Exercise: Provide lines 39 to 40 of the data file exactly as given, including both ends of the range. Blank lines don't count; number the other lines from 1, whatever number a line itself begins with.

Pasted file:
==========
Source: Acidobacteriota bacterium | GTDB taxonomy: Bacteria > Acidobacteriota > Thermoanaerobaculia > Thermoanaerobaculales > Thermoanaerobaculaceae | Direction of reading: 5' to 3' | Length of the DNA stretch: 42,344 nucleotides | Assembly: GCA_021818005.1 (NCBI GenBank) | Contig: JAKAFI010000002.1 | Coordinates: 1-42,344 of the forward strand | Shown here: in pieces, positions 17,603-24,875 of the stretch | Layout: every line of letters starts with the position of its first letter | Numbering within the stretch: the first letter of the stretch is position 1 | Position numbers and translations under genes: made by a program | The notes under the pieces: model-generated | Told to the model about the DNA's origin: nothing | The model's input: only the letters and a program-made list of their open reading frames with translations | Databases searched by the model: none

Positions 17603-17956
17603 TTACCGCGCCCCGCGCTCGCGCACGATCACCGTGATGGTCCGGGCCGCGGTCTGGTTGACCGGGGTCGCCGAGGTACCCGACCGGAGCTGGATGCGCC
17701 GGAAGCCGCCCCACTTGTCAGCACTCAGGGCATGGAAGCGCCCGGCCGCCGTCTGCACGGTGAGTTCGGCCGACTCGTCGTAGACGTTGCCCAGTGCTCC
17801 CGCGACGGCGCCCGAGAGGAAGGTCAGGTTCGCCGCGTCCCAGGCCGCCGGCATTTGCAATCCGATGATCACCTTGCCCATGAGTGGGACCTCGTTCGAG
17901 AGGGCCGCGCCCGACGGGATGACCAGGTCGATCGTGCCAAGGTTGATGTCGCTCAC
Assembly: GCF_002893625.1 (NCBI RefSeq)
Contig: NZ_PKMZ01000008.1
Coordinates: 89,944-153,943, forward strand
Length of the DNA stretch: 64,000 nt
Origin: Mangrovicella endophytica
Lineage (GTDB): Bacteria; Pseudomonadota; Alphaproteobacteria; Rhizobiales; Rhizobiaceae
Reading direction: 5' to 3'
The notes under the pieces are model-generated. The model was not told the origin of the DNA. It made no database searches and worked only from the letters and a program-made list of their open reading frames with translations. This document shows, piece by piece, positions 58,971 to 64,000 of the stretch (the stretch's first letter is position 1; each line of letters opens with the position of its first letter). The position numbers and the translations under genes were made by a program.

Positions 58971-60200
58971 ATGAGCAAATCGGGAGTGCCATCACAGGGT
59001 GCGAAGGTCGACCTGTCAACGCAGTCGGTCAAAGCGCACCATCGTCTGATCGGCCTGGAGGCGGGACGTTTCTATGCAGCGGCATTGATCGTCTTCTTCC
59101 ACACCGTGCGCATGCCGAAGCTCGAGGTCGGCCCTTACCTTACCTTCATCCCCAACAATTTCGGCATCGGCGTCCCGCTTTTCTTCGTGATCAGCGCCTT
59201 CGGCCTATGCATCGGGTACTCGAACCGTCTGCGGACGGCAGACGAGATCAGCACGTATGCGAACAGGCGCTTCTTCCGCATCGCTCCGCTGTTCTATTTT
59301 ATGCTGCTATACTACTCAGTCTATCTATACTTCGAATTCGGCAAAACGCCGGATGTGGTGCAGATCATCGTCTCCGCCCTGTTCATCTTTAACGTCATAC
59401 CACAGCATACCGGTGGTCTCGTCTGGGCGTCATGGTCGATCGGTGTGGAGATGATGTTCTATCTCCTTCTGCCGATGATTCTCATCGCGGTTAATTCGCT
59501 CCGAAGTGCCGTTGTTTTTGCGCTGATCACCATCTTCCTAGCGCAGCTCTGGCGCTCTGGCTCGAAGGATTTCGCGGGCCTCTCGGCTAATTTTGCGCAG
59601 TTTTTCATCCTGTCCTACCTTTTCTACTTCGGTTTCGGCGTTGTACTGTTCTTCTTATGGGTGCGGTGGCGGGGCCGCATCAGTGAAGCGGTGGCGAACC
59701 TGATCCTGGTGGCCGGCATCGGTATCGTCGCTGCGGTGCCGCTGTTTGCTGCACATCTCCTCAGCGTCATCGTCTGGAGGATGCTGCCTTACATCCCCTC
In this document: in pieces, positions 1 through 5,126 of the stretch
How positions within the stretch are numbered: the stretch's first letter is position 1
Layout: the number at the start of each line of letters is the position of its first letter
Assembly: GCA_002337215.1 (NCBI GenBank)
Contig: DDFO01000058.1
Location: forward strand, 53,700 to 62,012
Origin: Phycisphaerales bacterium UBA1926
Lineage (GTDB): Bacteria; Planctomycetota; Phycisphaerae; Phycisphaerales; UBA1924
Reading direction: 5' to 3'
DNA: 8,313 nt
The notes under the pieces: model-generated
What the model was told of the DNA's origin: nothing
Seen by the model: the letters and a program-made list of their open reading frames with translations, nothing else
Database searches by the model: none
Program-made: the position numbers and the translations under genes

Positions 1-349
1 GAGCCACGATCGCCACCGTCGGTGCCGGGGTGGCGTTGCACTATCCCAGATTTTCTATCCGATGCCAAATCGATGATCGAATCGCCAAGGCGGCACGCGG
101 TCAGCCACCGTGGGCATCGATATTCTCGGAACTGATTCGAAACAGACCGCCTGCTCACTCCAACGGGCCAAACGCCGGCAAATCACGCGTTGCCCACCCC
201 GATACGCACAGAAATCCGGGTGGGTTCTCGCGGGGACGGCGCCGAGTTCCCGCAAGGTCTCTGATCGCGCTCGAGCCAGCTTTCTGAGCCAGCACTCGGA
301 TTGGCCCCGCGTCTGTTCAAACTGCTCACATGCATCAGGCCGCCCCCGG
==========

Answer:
Program-made: the position numbers and the translations under genes

Positions 1-349